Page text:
Kabul once had some beautiful buildings - now nearly all destroyed after 21 years of war. This was one of the kings' palaces and used to be surrounded by lush gardens.
This was once a wealthy area of Kabul - now it is nearly deserted. Note the ISAF tank on patrol on the left of the picture.
In downtown Kabul, the streets are far from deserted with everyone trying to rebuild their lives after so many years of war.
Kabul has its rush hour too, like any other city in the world. The overhead wires used to carry trolley bus power lines, but these were all destroyed and now there are only diesel buses.
One thing that struck me in Kabul was how happy the children looked. Even in the poorer areas, where kids were living in mudbrick houses on the mountain slopes (without any electricity, water or sewerage) they always had a smile on their faces. Perhaps that is the effect of never knowing anything except war until a year or so ago.
Mudbricks are widely used for housing construction in Afghanistan.These hillside homes are typical of the ?middle-class' areas of Kabul.
Further up the mountainside, poorer families are building small mudbrick homes that look as if they would be washed away if there was a big rainstorm.
Many of the buildings around Kabul as still badly scarred with bullet holes.
The satellite dish at Radio Television Afghanistan has seen better days.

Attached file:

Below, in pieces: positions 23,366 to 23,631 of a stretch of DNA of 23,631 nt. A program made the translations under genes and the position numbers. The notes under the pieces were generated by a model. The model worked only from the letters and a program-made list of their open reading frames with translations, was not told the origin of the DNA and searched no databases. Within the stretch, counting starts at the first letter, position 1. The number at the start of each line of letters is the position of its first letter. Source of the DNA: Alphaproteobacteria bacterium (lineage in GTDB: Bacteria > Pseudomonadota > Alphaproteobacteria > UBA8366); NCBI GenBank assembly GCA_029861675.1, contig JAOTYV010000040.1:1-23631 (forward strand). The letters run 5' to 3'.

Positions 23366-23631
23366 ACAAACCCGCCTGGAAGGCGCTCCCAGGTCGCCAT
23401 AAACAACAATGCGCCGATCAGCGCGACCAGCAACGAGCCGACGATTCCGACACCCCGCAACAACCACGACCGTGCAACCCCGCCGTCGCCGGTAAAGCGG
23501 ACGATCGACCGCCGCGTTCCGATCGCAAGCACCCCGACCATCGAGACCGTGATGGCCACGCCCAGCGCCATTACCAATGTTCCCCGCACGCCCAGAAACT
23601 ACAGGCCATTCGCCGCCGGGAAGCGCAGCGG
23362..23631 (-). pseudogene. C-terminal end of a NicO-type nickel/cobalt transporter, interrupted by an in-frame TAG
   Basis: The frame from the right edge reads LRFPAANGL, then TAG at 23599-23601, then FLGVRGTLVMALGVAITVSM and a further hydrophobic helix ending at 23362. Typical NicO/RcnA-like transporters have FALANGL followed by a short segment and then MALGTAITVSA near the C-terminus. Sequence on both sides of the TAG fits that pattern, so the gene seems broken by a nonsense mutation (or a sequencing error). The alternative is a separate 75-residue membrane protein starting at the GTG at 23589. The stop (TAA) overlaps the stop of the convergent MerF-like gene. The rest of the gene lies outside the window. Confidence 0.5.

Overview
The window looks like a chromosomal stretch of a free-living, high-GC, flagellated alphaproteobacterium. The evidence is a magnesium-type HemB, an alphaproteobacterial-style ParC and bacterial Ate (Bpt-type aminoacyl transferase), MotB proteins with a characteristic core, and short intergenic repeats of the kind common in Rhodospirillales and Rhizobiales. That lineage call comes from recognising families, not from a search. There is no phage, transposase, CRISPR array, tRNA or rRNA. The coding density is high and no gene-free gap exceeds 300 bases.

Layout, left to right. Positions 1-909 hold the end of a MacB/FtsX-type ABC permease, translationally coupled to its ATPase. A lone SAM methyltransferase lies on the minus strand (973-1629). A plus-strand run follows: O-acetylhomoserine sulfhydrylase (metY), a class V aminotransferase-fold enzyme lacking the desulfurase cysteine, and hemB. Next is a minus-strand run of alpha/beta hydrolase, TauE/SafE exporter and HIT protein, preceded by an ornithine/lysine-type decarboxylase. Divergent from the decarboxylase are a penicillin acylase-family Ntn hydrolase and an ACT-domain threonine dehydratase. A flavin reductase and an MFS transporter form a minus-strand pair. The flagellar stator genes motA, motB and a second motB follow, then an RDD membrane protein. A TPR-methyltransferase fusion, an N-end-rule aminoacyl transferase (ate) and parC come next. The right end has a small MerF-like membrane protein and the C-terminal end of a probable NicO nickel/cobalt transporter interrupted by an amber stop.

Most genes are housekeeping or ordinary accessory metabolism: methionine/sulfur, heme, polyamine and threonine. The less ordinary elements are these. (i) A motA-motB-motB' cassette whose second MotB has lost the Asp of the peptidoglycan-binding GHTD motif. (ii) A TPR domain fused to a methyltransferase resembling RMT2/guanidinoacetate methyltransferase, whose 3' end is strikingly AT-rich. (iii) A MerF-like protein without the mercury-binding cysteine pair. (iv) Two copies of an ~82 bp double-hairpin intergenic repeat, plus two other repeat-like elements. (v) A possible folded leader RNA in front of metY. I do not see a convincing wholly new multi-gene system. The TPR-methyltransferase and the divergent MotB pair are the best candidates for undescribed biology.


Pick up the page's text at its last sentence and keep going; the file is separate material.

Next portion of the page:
Many 'new' shopping streets have been constructed using old shipping containers.This is a butcher's shop on the left.
Another shop constructed out of shipping containers is this gas store.
Most of the people in Afghanistan still wear their traditional clothing, with both men and women covering their heads. Most of the women still wear the head-to-toe burkas with their faces completely covered behind a mesh ?window' -- even though they are no longer required to wear these following the fall of the Taliban.
Whilst wandering around on a mountain top outside of Kabul, I came across these boxes of live shells.I was told there is so much live ammunition still lying around the country, there hasn't been time yet to clean it all up.
If you are a nervous flyer, be prepared for the sight of bits of planes all around Kabul airport (most have been bombed rather than crashed though). Ariana Afghan Airways currently flies a fleet of 25-year-old 727s in exactly the same livery as these pieces of 727s littering the airport surrounds.